Gas field shipments boosting railroads
Last Modified: February 19. 2013 1:01AM
Sand shipments matching the forecast would be the second annual gain of that magnitude for CSX, which is hauling fewer coal carloads as some utilities switch fuel sources to take advantage of a 60 percent slide in natural gas prices since early 2010.
Sand is used in hydraulic fracturing, or fracking, the technology now unlocking previously unavailable gas supplies in shale deposits such as the Marcellus formation in Northeastern Pennsylvania. Moving sand, pipe and other drilling equipment gives carriers such as CSX, the largest U.S. eastern railroad, new cargo as coal customers scale back.
Shale gas is ‚??contributing mightily to all these stories about the end of the age of coal,‚?Ě said Tony Hatch, an independent railroad analyst in New York. ‚??The very same things that are affecting this change in coal are helping grow other things.‚?Ě
Moving fracking sand into the Marcellus shale region, which stretches from New York to Tennessee, is ‚??a great growth opportunity for us,‚?Ě CSX Chief Executive Officer Michael Ward said in an interview last month. His company‚??s fracking-sand carloads grew over 40 percent to more than 12,000 in 2011.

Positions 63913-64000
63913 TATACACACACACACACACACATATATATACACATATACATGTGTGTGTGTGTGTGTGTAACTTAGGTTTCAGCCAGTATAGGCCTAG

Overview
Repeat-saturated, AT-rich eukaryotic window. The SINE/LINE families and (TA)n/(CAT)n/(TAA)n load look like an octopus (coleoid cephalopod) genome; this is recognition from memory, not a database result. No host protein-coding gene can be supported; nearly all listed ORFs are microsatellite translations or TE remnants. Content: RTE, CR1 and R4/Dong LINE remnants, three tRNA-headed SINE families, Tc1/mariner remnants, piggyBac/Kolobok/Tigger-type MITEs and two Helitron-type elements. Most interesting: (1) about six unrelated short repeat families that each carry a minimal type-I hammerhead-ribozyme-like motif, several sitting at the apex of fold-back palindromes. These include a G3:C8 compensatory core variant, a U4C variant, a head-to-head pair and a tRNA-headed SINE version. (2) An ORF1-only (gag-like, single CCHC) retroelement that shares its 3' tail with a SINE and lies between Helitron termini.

While Rival Norfolk Southern doesn‚??t break out data for sand, the rail‚??s total carloads for the Marcellus Shale region rose 67 percent to 40,000 last year from 2010.
Deliveries of pipe and other drilling-related goods are increasing along with shipments of fracking sand, whose most highly prized pure-quartz variety is mined in such places as Arkansas and Texas, then used to hold open shale fractures for gas extraction. Coal still accounts for at least twice as large a portion of North American commodity carloads as any other category.
To keep abreast of changes in their mix of coal and gas-drilling cargo shipments, railroads are investing in capacity for both.
CSX purchased about 900 cube hoppers, freight cars used for fracking sand, last year, Ward said. Norfolk Southern is allocating some of its planned $346 million in 2012 spending on new freight cars for fracking sand and coal, CEO Wick Moorman said.